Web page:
QUINCY, Ill. — The local ABC-TV affiliate in Quincy, where Father Augustus Tolton grew up and is buried, reported April 14 that Vatican representatives were in the United States to investigate possible miracles related to the priest’s sainthood cause.
Tolton was born into an enslaved family and is the first recognized African American priest ordained for the U.S. Catholic Church.
His cause for canonization was officially opened by the Archdiocese of Chicago in 2010 and he received the title “Servant of God.”
On Dec. 10, 2016, his cause took a step forward at a cemetery in Quincy where his remains were exhumed, verified and reinterred. In June 2019, Pope Francis declared that Tolton lived a life of heroic virtue, giving him the title of “Venerable.”
The next step is beatification, which requires verification of a miracle attributed to the sainthood candidate’s intercession. In general, a second such miracle is needed for canonization.
While Tolton died in Chicago in 1897, he requested to be buried in Quincy, which is in the Diocese of Springfield. He and his family had fled there after escaping slavery in nearby Missouri and it’s where he returned to minister after being ordained in Rome on Easter in 1886.
At the time his remains were exhumed, Chicago Auxiliary Bishop Joseph N. Perry, who is postulator of the priest’s cause, said two miracles were possible and had been sent to Rome, where they were being looked into.
“We received about 50 some testimonials of people from all over the country testifying to favors from God through (Father) Tolton’s intercession,” said Bishop Perry, one of the nation’s African American Catholic bishops.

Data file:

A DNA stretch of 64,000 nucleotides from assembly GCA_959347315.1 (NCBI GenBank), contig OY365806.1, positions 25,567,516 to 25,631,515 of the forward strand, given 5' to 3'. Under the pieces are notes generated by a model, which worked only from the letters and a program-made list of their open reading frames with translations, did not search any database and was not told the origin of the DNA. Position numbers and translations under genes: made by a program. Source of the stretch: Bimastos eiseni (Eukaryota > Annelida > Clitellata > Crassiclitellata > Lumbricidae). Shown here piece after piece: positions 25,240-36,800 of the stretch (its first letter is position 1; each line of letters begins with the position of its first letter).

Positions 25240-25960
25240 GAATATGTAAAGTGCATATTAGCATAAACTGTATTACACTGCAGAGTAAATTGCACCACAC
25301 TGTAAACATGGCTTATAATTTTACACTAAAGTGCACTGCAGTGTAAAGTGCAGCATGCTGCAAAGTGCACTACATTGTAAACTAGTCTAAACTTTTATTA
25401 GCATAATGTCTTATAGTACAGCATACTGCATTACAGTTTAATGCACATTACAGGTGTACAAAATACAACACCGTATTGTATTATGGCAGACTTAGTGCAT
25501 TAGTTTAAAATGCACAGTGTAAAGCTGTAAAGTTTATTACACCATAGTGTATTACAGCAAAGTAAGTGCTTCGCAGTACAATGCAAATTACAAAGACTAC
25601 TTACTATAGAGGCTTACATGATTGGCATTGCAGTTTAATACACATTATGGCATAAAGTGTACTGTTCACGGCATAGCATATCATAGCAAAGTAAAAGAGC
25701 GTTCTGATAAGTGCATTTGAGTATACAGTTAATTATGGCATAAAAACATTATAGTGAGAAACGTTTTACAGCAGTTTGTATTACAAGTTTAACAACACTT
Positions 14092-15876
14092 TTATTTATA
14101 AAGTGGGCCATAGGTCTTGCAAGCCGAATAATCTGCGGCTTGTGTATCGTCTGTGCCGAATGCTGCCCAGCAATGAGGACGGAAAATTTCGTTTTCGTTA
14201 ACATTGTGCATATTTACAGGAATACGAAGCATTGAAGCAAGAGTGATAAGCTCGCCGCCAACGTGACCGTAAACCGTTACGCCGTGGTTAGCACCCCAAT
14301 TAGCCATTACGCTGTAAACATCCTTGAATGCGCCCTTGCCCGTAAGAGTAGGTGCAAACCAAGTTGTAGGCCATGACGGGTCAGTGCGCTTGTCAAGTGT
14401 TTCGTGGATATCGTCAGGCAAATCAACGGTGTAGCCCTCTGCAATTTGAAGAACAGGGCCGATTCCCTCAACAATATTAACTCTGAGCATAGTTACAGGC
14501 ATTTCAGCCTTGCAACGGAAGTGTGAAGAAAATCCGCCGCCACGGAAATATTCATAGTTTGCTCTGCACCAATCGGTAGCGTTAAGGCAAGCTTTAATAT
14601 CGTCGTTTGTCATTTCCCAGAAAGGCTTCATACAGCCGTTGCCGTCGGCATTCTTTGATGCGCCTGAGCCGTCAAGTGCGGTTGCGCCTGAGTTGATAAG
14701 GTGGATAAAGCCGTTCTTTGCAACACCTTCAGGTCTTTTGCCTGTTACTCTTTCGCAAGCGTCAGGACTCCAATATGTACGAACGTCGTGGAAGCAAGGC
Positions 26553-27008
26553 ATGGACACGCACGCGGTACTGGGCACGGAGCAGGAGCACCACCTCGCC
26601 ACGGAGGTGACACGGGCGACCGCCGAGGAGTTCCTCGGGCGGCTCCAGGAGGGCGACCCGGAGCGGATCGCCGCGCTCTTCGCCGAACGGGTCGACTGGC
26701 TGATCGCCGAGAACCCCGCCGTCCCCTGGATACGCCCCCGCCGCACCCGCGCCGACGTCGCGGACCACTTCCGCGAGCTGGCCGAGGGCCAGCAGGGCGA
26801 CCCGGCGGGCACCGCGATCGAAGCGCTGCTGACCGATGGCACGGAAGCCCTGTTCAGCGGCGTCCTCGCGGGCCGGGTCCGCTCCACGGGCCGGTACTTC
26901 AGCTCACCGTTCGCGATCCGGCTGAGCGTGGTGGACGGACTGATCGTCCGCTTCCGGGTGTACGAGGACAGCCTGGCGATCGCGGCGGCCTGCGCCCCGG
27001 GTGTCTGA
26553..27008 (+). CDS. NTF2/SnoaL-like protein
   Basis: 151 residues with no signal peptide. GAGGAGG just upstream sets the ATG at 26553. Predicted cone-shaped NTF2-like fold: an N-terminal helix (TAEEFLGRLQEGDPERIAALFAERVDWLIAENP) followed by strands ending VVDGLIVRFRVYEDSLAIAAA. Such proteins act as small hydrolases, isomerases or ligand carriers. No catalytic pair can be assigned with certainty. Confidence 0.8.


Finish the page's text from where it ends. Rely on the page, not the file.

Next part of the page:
“Remarkable things — everything from needed employment to illness in the family to all kinds of problems,” he told Chicago Catholic. “These people are really just excited about their prayers being answered because of him. He’s been pretty active up there, I think. He probably needs a secretary up there to handle all that has been put on his lap.”
In its April 14 report, KHQA-TV Channel 7 provided no details as to what the alleged miracles under investigation might entail.
In November, as part of celebrations for Black Catholic History Month, a grassroots effort emerged that called on Pope Francis to canonize Father Tolton and five other Black Catholics whose canonization “causes” have been officially opened.
These other sainthood candidates are: Mother Mary Lange, founder of the Oblate Sisters of Providence; Sister Thea Bowman, the first African American member of the Franciscan Sisters of Perpetual Adoration; and Julia Greeley, known as the city of Denver’s “Angel of Charity” — all three of whom have the title “Servant of God — and Mother Henriette Delille, founder of the Sisters of the Holy Family, and Pierre Toussaint, both of whom have the title “Venerable.”
A new documentary about Venerable Father Augustus Tolton tells his story in a way that it has not been told before: Using his own words.
On a wintry January day at the old St. Theresa Cemetery in rural Meade County in Kentucky, Janice Mulligan laid a simple wreath of magnolia leaves on the grave of Matilda Hurd, a woman who died a slave and whose grandson is now a saint in the making.
On the 110th anniversary of the passing of Martha Jane Tolton, mother of Venerable Father Augustus Tolton, worshippers gathered Nov. 13 at the Church of the Holy Family, 1080 W. Roosevelt Road, for a memorial Mass.